Working Papers

Capital Gains Tax Myths and Realities

The CIS have released my Policy Monograph on Reforming Capital Gains Tax: The Myths and Realities Behind Australia’s Most Misunderstood Tax.  There is an op-ed version in today’s Australian.

The 2004 Productivity Commission inquiry into first home ownership noted that ‘changes to the capital gains tax regime coupled with longstanding negative-gearing arrangements were seen to have contributed to higher prices through encouraging greater investment in housing’, but the commission did not model the effects of the tax changes. If increased investment is putting upward pressure on prices, this is an argument for easing supply-side constraints, not for discouraging investment with a CGT. CGT is a tax on transactions that would reduce turnover in owner-occupied housing and lead to a less efficient allocation of that stock.

Some mistakenly see a CGT on the family home as a way of soaking the rich. Yet a CGT on owner-occupied housing would most likely be accompanied by tax deductibility for mortgage interest payments, as in the US, offsetting any increase in revenue from a CGT.

In conjunction with negative gearing, the Ralph reforms were blamed for the housing boom in Australia in the early part of this decade. In reality, the boom was caused by the inability of housing supply to respond flexibly to the increased debt-servicing capacity of households in a low inflation, low interest rate environment.

The boom in house prices also occurred in the context of a bear market in equities between 2001 and 2003. It is not surprising demand for housing increased when prices of a competing asset class were declining. House price inflation was a global phenomenon, arguing against country-specific factors as the main cause.

Rather than increasing the tax burden on housing, policymakers need to tackle the impediments to new housing supply to improve affordability.


posted on 12 November 2009 by skirchner in Economics, Financial Markets, Fiscal Policy, House Prices

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The US may do it, but why allow deductibility of mortgage interest for principal residences just because CGT is imposed upon their sale? Expenses are normally deductible if they are incurred in producing assessing income. If the income is imputed and hence not assessible, there is no need to allow deductibility.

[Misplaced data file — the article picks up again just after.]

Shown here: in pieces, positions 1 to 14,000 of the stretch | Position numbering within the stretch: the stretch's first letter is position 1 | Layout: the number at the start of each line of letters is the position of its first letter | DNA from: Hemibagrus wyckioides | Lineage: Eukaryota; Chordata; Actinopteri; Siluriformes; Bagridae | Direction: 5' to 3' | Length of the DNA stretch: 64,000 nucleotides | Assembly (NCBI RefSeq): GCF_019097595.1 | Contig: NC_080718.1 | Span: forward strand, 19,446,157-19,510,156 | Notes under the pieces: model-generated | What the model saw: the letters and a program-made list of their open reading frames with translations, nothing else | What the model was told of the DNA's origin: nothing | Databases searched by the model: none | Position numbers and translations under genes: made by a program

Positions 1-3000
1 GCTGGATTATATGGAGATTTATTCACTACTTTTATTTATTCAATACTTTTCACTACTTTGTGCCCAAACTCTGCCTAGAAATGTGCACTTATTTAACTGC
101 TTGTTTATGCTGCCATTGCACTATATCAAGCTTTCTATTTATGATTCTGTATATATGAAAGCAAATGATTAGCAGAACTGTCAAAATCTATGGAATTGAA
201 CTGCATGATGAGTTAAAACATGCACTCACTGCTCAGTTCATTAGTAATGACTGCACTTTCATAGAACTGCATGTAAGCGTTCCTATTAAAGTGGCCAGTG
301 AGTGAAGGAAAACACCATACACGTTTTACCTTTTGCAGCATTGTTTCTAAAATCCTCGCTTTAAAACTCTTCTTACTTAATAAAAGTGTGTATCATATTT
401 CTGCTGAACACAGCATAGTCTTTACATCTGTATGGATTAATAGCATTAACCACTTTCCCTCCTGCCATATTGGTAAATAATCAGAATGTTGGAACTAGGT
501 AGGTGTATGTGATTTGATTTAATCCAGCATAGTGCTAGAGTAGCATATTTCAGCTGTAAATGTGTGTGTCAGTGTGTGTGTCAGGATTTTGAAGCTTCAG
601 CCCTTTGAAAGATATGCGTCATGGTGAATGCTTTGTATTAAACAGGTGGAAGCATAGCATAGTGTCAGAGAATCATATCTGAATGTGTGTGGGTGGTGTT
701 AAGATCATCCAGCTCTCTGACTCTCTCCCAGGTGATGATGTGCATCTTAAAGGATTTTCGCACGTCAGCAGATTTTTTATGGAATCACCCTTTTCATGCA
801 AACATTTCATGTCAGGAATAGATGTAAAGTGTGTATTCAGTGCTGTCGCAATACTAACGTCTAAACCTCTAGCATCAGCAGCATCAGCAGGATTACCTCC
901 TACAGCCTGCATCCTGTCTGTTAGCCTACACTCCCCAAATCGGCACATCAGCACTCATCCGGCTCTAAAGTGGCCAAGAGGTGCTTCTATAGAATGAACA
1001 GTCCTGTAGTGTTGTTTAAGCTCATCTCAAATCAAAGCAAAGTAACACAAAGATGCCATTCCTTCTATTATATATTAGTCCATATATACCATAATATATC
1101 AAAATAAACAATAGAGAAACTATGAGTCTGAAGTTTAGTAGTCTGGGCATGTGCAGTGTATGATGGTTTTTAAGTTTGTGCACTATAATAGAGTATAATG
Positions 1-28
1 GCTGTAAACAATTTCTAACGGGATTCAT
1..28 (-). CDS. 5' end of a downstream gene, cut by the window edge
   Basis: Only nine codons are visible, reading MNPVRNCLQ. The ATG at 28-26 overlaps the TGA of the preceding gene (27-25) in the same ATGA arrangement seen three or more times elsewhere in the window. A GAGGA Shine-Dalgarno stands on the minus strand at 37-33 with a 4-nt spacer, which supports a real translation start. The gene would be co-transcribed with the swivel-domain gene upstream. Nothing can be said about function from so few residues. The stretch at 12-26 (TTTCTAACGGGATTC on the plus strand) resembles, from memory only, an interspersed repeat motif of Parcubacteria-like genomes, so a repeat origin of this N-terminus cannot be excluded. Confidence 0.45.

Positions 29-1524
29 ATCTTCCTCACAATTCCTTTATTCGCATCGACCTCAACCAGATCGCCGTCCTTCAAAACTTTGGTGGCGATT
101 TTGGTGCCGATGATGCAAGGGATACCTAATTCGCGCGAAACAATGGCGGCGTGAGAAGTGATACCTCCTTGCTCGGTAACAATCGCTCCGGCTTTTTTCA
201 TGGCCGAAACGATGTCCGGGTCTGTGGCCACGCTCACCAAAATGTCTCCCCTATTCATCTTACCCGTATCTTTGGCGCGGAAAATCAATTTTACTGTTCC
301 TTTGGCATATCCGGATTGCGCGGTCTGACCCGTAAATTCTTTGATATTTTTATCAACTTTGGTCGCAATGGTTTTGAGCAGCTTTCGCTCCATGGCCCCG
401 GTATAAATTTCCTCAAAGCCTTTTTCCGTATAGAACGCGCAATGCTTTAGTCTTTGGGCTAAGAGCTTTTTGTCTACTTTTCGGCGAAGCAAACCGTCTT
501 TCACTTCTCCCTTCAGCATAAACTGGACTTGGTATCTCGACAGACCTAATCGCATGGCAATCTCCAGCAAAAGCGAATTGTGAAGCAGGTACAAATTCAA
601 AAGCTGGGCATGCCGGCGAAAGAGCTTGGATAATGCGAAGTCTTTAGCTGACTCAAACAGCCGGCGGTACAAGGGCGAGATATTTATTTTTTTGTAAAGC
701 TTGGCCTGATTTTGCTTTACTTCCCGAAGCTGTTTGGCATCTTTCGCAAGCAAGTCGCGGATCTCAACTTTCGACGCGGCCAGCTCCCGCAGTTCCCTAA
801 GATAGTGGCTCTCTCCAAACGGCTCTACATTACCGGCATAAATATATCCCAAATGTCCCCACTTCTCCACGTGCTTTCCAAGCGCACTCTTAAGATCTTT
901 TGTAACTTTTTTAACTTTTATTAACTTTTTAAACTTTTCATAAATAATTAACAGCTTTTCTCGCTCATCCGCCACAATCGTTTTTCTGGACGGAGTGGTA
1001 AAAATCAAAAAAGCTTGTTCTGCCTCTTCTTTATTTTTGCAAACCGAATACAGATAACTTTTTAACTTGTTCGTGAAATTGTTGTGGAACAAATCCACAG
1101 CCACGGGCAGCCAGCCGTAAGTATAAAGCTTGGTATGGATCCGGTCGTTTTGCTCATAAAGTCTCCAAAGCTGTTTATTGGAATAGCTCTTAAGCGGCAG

Posted by .(JavaScript must be enabled to view this email address)  on  11/13  at  01:12 PM

Capital gains are also assessable income, so deductability arguably should apply.  Should investors be denied deductability on the leveraged acquisition of gold, just because it has zero yield?

Posted by skirchner  on  11/14  at  05:26 PM

It’s true that capital gains are assessable income. But unlike gold, a large share of the benefits of owning a home lie in the imputed rental income. Perhaps a compromise solution where half the interest costs are deductible makes sense? More generally, I agree that CGT on the sale of shares or investment properties is double taxation because companies pay tax on their income and landlords pay tax on rent and one could reasonably expect that the asset’s price reflects the present value of its future (post-tax) income stream. But I’m not so sure about zero-yielding assets where the only expected gain comes can come from capital appreciation - CGT (allowing full deductibility of interest and capital losses) seems more justifiable in this case.

Posted by .(JavaScript must be enabled to view this email address)  on  11/15  at  10:48 AM

Is there somewhere I can read and learn about the ” the impediments to new housing supply” in Australia?

Posted by .(JavaScript must be enabled to view this email address)  on  11/16  at  01:09 PM

The issues are disussed here:


See also recent speeches by the RBA’s Tony Richards.

Posted by skirchner  on  11/16  at  02:26 PM

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